There is only one player named Teoscar in all of professional baseball and in his first full season, Teoscar Hernandez is making a name for himself at the top of the Quad-Cities River Bandits’ batting order.

“When Teoscar gets on base, good things usually happen,’’ Quad-Cities manager Omar Lopez said.

Hernandez carries a .269 batting average for the season and leads the River Bandits with 10 home runs and eight triples. He also is second on the team with 21 stolen bases in 31 attempts.

Since returning from a stint on the disabled list in early July, Hernandez has hit .289 and has collected 15 of his 45 RBI and 13 of his 37 extra-base hits.

The 20-year-old outfielder from the Dominican Republic has helped himself at the plate with tremendous bat speed that has helped him progress quickly in his first full season in the Astros organization.

“I worked hard in spring training because I wanted to be here,’’ Hernandez said. “I put in my mind that I wanted to make it to Quad-Cities and that pushed me every day.’’

Hernandez batted .243 in 51 games last season in the Gulf Coast League, but skipped Houston’s two short-season clubs when he received a late-season promotion to Lexington where he hit .240 in eight games in the low-A South Atlantic League.

“I hit a home run in my first game in Lexington and that told me that I could play here, that I had a chance to make this team if I came to spring training ready to go,’’ Hernandez said.

That didn’t prove to be an issue.

“He was probably the first guy to make this team,’’ Lopez said. “Halfway through spring training, there wasn’t any doubt. Teoscar came in ready to compete, had a great spring and that carried over to April and May.’’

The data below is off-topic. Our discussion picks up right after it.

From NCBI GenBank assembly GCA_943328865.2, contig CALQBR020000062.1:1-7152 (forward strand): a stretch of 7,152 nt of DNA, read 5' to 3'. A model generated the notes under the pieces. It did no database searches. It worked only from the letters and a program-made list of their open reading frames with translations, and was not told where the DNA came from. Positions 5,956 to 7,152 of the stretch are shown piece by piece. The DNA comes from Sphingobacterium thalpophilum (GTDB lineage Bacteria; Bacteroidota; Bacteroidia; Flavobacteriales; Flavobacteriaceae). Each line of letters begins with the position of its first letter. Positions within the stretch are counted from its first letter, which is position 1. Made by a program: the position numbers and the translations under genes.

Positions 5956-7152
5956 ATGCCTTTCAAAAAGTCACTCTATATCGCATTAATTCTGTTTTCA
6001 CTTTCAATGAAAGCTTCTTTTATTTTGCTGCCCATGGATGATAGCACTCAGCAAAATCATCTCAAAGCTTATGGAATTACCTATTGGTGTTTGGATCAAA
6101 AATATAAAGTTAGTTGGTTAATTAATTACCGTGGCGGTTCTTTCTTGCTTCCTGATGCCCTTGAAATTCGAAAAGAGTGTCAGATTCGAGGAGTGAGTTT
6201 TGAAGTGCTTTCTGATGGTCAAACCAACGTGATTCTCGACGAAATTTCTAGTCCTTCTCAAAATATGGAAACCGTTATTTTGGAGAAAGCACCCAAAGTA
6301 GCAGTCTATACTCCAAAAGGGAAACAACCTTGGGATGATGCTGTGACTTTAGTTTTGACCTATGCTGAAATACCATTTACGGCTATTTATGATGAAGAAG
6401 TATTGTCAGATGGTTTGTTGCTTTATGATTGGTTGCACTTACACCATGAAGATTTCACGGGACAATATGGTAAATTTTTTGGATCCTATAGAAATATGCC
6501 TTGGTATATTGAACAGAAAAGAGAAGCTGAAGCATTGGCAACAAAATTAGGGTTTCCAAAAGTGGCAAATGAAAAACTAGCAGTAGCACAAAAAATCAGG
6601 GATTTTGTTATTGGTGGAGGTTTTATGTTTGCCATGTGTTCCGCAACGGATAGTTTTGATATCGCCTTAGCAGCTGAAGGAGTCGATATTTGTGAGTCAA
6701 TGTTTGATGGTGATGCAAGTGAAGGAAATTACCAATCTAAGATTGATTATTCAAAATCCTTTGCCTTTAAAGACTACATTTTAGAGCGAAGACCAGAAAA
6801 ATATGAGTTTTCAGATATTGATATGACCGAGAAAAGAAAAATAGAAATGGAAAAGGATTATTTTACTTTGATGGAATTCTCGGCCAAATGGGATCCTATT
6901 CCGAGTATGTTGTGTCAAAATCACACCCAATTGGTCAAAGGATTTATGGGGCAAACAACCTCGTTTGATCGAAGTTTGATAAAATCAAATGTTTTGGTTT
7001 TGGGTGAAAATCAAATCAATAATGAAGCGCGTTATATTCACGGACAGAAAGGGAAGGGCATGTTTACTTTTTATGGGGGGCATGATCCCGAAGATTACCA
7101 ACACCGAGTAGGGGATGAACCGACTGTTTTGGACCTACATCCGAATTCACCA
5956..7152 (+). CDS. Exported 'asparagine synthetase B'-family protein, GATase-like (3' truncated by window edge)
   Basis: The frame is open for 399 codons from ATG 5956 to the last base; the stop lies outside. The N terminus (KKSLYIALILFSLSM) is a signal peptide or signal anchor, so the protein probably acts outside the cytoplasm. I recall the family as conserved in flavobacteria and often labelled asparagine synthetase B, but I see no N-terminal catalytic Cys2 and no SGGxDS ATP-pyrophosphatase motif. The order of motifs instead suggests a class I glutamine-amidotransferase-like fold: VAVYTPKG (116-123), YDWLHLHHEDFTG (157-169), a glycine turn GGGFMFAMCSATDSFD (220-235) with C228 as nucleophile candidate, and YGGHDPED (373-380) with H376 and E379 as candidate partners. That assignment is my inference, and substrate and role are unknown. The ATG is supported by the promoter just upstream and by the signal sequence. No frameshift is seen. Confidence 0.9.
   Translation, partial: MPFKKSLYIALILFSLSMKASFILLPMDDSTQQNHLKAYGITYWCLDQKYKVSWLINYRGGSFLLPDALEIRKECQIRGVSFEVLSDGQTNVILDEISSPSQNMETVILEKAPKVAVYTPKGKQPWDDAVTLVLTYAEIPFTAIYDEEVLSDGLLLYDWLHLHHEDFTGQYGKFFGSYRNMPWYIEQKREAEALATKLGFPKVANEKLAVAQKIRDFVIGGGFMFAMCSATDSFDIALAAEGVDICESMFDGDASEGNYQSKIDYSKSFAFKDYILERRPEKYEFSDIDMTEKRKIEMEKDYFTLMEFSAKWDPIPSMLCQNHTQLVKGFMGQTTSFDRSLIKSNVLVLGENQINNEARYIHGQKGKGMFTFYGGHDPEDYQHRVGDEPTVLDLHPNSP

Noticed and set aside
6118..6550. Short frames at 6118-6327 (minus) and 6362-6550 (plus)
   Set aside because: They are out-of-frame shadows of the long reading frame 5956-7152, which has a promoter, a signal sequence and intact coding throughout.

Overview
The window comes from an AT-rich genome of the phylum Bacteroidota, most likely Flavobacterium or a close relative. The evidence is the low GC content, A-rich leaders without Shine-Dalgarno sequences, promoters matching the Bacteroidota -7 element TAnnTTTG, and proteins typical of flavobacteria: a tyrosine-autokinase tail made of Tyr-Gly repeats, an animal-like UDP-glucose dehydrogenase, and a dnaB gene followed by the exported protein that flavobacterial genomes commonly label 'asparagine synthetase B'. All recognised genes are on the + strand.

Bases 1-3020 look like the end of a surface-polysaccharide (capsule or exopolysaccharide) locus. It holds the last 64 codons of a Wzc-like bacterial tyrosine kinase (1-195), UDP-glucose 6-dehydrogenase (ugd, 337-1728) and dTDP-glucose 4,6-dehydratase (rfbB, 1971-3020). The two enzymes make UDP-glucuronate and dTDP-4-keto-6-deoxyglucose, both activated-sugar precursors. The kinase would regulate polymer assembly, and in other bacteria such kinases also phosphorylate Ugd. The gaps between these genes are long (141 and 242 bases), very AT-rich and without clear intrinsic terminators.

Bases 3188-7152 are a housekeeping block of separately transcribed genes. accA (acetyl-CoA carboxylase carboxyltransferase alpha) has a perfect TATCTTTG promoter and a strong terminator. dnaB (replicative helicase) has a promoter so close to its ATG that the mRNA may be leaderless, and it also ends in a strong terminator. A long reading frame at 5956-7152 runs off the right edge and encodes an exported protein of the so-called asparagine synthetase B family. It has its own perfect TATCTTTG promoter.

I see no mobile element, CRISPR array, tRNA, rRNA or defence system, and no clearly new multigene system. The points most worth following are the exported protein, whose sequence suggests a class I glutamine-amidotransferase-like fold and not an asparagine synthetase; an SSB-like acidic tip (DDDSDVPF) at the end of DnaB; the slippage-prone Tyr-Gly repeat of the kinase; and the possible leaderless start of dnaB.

Hernandez was named by the Astros as the organization’s player of the month at the low-A level in April when he enjoyed a .297 start and he hasn’t let up since.

“He’s worked hard with our hitting coach (Joel Chimelis) and our base-running guy (Vince Coleman) and that work pays off,’’ Lopez said. “He’s made the adjustments he’s needed to make and he’s continued to be a very confident player.’’

Hernandez grew up playing basketball and volleyball in his hometown of Cotui, D.R., but gravitated toward baseball as he grew older.

“I did not know if I could do it or not, but my coaches, they told me I could play professional baseball,'' said Hernandez, who signed with Houston as an undrafted free agent in February, 2011, and hit .274 that year for the Astros’ team in the Dominican Summer League. "I trusted them and worked on my game to get better. Things worked out.

“My goal was to get to the United States and play. I was able to do that and it means a lot to me to be a professional baseball player and have a chance to get to the big leagues.’’

Hernandez finds himself in a leadoff role with Quad-Cities, something new for him after batting in the fourth through seventh spots with the two clubs he played for a year ago.

“It had been different for me. My job now is to get on base and let other guys drive me in. I used to be the player driving the leadoff guys in,’’ Hernandez said.

Lopez suspects that Hernandez projects as more of a two or three hole hitter as he progresses to higher levels, but believes the time he is spending in a leadoff role now will facilitate that.

“Putting him in the leadoff position here is giving him a chance to recognize pitches and develop his eyes as he hits and allows us to take advantage of his speed as he develops his base-running skills,’’ Lopez said. “He’s got the power and speed in his swing. It’s a matter of continuing to work at it.’’

That work continues as Hernandez helps Quad-Cities in its push to earn a Midwest League playoff berth.

“I have to keep working every day to get better. That does not change in this game,’’ Hernandez said. “If I want to do the things I want to do, I have to come here ready to work and get better.’’

That work includes growth defensively.

Lopez believes Hernandez has the skill and quickness needed to play any of the outfield positions.

“He has some work to do there, but he has shown a willingness to work,’’ Lopez said. “That gives him a chance.’’

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